Walsh: Freedom is freedom. Diabolically, the cultural Marxists introduced the idea of “real” freedom – which is to say no freedom at all – and have hammered away at it for so long that half the country now seems to see freedom as a threat instead of a promise. For Muslims, freedom means conformance to the will of Allah, which we rightly regard as superstitious slavery. Freedom of religion, under which Islam flies its false flag, will quickly evaporate should Muslims ever become dominant in the West.

Lopez: Is there any way to renew Western civilization and appreciate what freedom truly is without Christianity? (Would there be any point to that, anyway?)

Walsh: No. I don’t mean that the world should convert to Christianity en masse. But Western civilization is unthinkable without Christianity. Its artistic symbols are almost entirely Christian (go to any national art gallery if you need proof) and it was Christian philosophers such as Abelard and Aquinas who were instrumental in the rebirth of classical studies – Plato and Aristotle – at the early universities, such as Paris, Bologna, Padua, Naples, Oxford and Cambridge. The Marxist-Islamic attacks on Christianity serve a double purpose and seek to eliminate two enemies with one blow.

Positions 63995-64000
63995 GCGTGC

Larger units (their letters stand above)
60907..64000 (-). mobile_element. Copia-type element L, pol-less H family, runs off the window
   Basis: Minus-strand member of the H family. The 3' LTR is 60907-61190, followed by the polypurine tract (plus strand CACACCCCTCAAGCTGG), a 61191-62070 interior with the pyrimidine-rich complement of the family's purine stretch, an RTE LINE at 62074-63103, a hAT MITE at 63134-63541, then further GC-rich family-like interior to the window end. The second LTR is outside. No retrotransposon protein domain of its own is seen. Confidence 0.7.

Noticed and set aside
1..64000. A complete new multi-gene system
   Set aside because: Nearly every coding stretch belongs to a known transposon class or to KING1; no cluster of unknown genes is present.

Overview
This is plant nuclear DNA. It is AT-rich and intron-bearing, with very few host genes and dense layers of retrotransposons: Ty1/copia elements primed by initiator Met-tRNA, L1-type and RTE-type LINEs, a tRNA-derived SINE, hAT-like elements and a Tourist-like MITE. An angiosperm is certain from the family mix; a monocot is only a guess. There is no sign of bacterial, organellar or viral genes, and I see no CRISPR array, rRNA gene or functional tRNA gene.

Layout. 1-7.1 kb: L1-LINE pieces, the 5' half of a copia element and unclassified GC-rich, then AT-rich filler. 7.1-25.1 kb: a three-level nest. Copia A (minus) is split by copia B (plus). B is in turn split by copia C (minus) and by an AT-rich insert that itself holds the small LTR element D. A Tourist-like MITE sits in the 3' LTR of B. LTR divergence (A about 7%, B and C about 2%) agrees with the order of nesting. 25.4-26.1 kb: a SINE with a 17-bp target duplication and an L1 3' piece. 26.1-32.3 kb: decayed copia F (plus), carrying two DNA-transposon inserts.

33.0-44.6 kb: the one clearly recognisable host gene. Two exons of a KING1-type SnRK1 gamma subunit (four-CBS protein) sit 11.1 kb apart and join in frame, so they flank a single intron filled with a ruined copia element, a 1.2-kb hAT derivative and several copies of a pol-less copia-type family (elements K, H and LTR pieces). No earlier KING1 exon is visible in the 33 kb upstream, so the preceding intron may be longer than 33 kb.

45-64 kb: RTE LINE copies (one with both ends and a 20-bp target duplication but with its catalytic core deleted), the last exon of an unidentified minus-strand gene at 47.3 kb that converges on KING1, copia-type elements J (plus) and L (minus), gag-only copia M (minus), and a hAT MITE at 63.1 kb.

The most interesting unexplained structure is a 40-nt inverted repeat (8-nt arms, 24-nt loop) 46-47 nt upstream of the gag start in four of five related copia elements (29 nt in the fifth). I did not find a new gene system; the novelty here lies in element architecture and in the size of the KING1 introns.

Lopez: Where does that leave atheists and everyone else?

Walsh: Atheists are free to choose. What they’re not free to do is attack the very culture/religion that guarantees them that freedom. They plead for “tolerance” until they feel strong enough to dispense with it (see Marcuse’s essay, “Repressive Tolerance” for their ideological justification.) Tolerance is not an abstract virtue, but rather a situational exercise.

Lopez: “Far from being museum pieces, vestal virgins, or hothouse flowers, segregated from the practical world, the arts ought to be seen instead as the wellsprings of our politics, and therefore should help shape our public-policy debates.” With the short attention spans we have today, how is that at all possible?